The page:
Thursday, December 06, 2007

Little missed

A quote from Liam Byrne, Immgration Minister, about the things people would miss if they left Britain:

"And so are the little things that sometimes mean everything; a cup of tea, pubs, cider, the BBC, queuing, proper chocolate, fish and chips, darts, fashion, the seasons and countryside, walks and clubbing."


Well, I've left Britain (more than once) and I take issue with some of this. Okay, I'll grant you a cup of tea, fish and chips, pubs and even darts. No-one does these better than the Brits, although with darts many would ask why they'd want to.

I'll also allow the seasons and countryside and walks, because there is something green and pleasant about Britain's land, and a summer's afternoon at a village cricket ground, or a ramble down some quiet dale is an experience rarely exceeded.

At a push we can include the BBC in things that we miss. Not because the TV series are always outstandingly brilliant - most of them are total rubbish (ever watched the Beeb during the day? Don't bother) - but because foreign TV really is awful and the only good things on most European channels are the expensive American imports (CSI, 24 and what have you). The BBC's real advantage comes in radio, which I do miss, although I listen online quite a lot.

But is Liam Byrne really suggesting that in Britain people eat "proper" chocolate? Has he been to Belgium? Or Switzerland? Those two countries know a thing about cocoa-based confectionery beyond the dreaded Dairy Milk. British chocolate is cheap by international standards, and there is a wide variety available, but let's not kid ourselves it's better than everyone else's.

And fashion?? Brits are terribly dressed, most of the time. You don't see thongs peeping out of the top of jeans in civilised countries, you know. Go to France to see fashion. Crikey.

What surprises me most, though, is that anyone could miss clubbing in the UK (I'll add queuing to this because at so many tacky British clubs, you need to queue for ages in the freezing rain at the whim of some jumped up doorman.). Perhaps if you go to a really classy joint (you don't see Liam Byrne in Chicago's) the experience in Britain is OK, but generally it's sweaty and unpleasant. The grisly attempts of every crew-cut drunk to pull the lariest secretary from the inevitable hen party pervade the atmosphere, the unpleasantness of which is only exceeded by the underlying booze-fuelled sense of violence and aggression, which generally spills over outside some nasty kebab/fried chicken shop. All to bloody Dancing Queen and assorted other "cheesy" favourites. Most people in Britain (i.e. those who live in soulless provincial towns and cities) only go to clubs because they're the only places you can get alcohol after midnight. The whole thing is ghastly: go out for a good time, come back with chlamydia.

Abroad, people actually go to clubs to listen to music, and dance, and have fun. And generally they succeed. No-one who's tried a decent night out in Lisbon would be seen dead in a club in the UK.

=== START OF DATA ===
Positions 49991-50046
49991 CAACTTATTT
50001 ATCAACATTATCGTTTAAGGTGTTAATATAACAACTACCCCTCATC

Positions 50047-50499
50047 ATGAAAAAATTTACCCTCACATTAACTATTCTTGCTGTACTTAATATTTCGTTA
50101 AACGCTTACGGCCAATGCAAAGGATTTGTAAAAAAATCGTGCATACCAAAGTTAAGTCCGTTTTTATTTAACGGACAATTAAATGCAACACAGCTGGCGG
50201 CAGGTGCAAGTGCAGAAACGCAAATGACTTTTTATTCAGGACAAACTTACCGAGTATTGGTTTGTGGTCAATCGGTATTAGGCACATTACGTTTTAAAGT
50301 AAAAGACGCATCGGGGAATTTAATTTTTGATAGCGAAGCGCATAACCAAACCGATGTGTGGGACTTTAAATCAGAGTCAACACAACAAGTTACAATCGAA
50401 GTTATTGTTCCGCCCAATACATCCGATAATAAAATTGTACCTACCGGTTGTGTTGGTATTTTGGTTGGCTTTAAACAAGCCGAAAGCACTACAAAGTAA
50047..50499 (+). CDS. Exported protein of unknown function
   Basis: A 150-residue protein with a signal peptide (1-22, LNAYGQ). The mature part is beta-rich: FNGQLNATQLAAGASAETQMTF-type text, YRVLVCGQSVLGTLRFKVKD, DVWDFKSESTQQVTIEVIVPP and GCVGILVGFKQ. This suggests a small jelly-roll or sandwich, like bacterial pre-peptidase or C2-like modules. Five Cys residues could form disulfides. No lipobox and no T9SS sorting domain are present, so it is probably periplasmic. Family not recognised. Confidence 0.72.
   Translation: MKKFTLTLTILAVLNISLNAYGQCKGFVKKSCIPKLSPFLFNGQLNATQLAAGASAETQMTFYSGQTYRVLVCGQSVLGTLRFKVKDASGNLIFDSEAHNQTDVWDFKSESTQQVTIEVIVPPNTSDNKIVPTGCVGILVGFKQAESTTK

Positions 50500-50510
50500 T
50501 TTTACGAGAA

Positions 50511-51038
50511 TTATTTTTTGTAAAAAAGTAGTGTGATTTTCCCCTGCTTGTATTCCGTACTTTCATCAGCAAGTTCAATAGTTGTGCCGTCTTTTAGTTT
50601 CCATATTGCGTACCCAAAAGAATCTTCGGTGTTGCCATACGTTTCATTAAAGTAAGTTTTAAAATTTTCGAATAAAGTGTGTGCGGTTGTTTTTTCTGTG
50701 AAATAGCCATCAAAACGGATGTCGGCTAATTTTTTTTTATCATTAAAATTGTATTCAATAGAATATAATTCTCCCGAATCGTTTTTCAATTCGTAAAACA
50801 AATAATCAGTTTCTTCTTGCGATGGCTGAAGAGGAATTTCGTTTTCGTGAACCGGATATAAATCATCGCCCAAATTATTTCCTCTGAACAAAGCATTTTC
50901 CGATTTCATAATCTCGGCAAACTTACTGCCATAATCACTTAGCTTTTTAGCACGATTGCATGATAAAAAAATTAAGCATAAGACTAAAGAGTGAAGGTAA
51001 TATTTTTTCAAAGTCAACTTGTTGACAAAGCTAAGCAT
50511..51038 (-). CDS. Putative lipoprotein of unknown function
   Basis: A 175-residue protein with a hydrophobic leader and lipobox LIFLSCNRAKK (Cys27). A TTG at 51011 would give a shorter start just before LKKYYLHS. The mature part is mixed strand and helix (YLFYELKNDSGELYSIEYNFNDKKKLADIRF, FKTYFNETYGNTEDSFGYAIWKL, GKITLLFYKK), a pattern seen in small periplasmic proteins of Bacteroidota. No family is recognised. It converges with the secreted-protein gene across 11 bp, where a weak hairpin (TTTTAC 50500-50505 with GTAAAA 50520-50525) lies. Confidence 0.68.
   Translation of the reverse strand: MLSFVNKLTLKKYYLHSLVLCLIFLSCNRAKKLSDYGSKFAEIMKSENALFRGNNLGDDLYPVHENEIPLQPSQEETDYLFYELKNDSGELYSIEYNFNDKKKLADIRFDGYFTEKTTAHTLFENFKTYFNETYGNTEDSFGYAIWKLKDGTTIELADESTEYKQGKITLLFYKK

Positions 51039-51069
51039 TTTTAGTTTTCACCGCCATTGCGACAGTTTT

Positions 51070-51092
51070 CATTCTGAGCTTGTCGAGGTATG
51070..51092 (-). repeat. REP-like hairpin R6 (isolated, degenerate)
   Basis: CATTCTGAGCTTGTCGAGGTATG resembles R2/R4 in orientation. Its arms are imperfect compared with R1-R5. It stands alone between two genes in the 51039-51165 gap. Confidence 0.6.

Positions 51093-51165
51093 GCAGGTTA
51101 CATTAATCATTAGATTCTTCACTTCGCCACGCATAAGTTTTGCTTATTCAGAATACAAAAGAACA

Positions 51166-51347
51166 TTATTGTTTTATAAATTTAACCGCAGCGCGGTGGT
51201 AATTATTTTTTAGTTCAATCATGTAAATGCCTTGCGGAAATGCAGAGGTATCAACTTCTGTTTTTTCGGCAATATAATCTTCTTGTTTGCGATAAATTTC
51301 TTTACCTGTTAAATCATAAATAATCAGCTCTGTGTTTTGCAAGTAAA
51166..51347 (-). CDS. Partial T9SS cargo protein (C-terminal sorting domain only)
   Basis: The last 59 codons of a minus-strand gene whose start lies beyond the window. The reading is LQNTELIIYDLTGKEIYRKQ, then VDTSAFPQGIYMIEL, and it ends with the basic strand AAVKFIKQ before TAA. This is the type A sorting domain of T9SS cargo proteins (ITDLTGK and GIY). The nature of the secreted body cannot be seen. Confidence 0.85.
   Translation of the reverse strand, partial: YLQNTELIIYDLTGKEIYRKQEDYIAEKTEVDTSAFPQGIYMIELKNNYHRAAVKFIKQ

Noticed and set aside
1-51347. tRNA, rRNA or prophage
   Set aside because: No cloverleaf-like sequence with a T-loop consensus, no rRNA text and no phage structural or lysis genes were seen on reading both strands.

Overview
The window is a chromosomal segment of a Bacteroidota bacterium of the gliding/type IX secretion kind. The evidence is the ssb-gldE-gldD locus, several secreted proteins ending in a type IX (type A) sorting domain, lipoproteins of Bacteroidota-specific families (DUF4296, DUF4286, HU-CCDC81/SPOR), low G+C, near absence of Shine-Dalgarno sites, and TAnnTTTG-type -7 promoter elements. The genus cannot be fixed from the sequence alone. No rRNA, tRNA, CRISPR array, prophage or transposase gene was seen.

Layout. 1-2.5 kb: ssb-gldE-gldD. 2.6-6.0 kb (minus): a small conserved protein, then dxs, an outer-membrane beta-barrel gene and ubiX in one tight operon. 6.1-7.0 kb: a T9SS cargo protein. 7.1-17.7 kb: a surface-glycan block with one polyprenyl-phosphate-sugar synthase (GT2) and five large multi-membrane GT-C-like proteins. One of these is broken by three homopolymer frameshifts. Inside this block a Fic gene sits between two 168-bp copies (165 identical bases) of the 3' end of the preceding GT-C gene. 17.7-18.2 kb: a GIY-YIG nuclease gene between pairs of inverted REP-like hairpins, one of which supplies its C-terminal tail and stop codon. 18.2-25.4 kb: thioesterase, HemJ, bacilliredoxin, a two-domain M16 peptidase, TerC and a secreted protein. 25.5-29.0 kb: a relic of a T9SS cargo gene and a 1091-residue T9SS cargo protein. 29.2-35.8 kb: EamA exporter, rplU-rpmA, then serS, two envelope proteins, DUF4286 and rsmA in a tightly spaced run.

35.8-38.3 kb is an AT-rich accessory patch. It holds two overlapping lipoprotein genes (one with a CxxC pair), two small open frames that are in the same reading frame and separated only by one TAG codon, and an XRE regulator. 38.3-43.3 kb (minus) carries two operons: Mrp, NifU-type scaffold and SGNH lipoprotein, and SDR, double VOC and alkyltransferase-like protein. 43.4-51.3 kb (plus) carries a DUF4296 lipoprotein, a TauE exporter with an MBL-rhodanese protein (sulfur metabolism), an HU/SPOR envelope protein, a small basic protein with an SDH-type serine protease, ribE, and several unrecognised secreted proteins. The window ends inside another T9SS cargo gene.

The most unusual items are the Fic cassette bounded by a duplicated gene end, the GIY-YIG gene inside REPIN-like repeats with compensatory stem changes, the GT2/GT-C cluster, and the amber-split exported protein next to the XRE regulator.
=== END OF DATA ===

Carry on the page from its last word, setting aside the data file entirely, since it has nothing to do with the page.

As for me, the thing I miss most is the British notion that every silver lining has a cloud. You know, making the worst of a situation: the Olympics will be a an expensive failure; all our politicians are sleaze-ridden fools; it doesn't matter who's the England manager, the players are overpaid and lazy anyway. It's as if British people have a masochistic streak, and are enduring life, rather than enjoying it. If Britain was a fictional character, it would be Eeyore. Everone else is Tigger, bouncing enthusiastically, except Scandinavian countries, who are Owl. And cos I'm a bit curmudgeonly, I quite miss that.

3 comments:

Beaman said...

I missed queuing when I lived in Germany. The good old fashioned system of standing in line is not understood by many in Continental Europe. I had old grannies barging their way through me when getting on a bus and train. Took a little while to get used to.

Welshcakes Limoncello said...

Brilliant post and I am with you on everything, I think. [Well, I can't eat fish but that's splitting hairs.] I desperately miss Radio 4 but , like you, listen online when I can. I wouldn't know about darts. And you're right about fashion - no Italian woman would dress so carelessly as the Brits. Totally agree on chocolate. Of course, here in Modica we have the original, very strong stuff with no dairy products whatsoever as ingredients. I, too, miss that "pride in failure and so what?" aspect of British life - the glorious ability to laugh at ourselves.

Matt Biant said...

Oh you are a cynic Mr Griffiths! Personally I miss good old British curry and kebabs, not to mention that you cannot get a decent bit of back bacon in the US! And I do miss darts too!

Season Greetings to you and baaah humbug!!!